Put a stop to hookah smoking! It can increase your heart attack risk and create blood clots
Hookah lovers, it’s time you bring some control over that hookah smoking habit of yours. Whether you’re doing it for just the sake of fun or you are actually addicted to it, the tobacco smoke from a hookah can increase your risk of stroke or heart attack.
According to a recent study, published in the journal Arteriosclerosis, Thrombosis and Vascular Biology, tobacco smoke from a hookah caused blood clots to form within an average of about 11 seconds, compared to an average of five minutes for clotting without exposure to hookah smoke.
It can cause the blood to function abnormally, which is in itself a serious concern. An even more surprising revelation was that the smoke emitted from one hookah tobacco smoking episode contains significantly more harmful chemicals compared to a single cigarette.
“Our findings provide new evidence that hookah smoking is as unhealthy – if not more so – than traditional cigarettes. Smoking a hookah, cigarettes, e-cigarettes or other forms of tobacco all increase your risk for heart disease and stroke,” said study researcher Fadi Khasawneh from University of Texas in the US.
Also read: Cigarette smoking may cost you your mental health. Here’s how
In this study, the mice were exposed to hookah smoke from a smoking machine that mimicked real-life smoking habits. The machine used 12 grams of commercially available, flavoured tobacco that included tobacco, glycerin, molasses and natural flavour with nicotine and tar.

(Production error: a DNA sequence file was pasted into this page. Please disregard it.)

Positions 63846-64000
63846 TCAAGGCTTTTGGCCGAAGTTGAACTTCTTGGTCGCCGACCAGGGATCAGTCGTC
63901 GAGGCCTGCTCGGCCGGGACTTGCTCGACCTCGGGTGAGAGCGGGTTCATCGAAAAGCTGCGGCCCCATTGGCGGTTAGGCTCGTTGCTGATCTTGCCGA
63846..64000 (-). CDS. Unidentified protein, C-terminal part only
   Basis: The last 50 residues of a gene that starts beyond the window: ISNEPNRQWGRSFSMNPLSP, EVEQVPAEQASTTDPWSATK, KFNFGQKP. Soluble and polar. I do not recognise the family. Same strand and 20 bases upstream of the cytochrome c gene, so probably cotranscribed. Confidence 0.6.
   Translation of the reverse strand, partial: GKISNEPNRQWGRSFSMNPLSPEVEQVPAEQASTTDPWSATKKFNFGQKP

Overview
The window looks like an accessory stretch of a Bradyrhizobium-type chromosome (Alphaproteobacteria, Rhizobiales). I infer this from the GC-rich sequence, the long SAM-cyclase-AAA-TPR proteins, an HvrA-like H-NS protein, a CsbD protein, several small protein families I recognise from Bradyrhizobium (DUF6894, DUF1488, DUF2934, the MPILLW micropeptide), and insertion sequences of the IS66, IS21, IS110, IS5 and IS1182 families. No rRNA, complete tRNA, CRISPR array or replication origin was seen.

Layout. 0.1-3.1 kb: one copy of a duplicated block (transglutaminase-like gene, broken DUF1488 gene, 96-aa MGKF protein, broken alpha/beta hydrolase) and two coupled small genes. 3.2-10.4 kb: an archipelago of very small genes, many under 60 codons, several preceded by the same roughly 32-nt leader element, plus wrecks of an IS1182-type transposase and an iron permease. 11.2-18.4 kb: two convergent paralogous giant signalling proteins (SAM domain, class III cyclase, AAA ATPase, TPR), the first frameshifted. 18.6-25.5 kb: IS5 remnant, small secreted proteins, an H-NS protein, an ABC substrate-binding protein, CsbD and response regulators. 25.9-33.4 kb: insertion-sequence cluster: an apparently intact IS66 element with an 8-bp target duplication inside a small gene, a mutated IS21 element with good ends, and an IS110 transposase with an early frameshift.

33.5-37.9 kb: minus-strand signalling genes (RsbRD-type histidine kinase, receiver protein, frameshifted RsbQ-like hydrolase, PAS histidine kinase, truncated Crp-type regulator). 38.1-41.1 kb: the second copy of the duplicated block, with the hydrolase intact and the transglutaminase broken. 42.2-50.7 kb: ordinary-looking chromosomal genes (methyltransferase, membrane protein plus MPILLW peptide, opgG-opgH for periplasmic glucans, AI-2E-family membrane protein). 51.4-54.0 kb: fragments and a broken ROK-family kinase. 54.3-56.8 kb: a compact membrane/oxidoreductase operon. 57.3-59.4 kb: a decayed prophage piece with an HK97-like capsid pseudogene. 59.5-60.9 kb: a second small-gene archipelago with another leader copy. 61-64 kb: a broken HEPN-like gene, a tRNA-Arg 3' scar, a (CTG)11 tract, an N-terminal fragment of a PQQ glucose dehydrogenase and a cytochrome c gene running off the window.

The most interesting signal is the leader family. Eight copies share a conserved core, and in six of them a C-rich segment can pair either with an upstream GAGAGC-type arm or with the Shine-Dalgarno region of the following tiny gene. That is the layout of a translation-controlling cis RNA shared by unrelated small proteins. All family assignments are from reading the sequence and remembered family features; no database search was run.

Further for the analysis, the platelet activity was compared among the exposed versus the unexposed mice.
The study simulated the type of nicotine exposure that occurs with smoking a hookah, which the researchers verified by measuring the levels of cotinine, the nicotine metabolite.
In May 2019, the American Heart Association published a Scientific Statement, “Water Pipe (Hookah) Smoking and Cardiovascular Disease Risk,” to analyse available research on the health effects of hookah smoking.
The statement noted that hookah smoking results in inhaling significant levels of toxic chemicals such as carbon monoxide and particulates from tobacco that can harm blood vessels, the heart and lungs, as well as creating a dependence on nicotine.
This study provides additional evidence that, contrary to popular belief, hookah smoking adversely affects cardiovascular health.
“Hookah smoking, which is becoming more popular in Western countries, is perceived as less harmful than cigarettes, yet hookahs carry a toxic profile that is thought to be comparable or to even exceed that of traditional cigarettes,” Khasawneh added.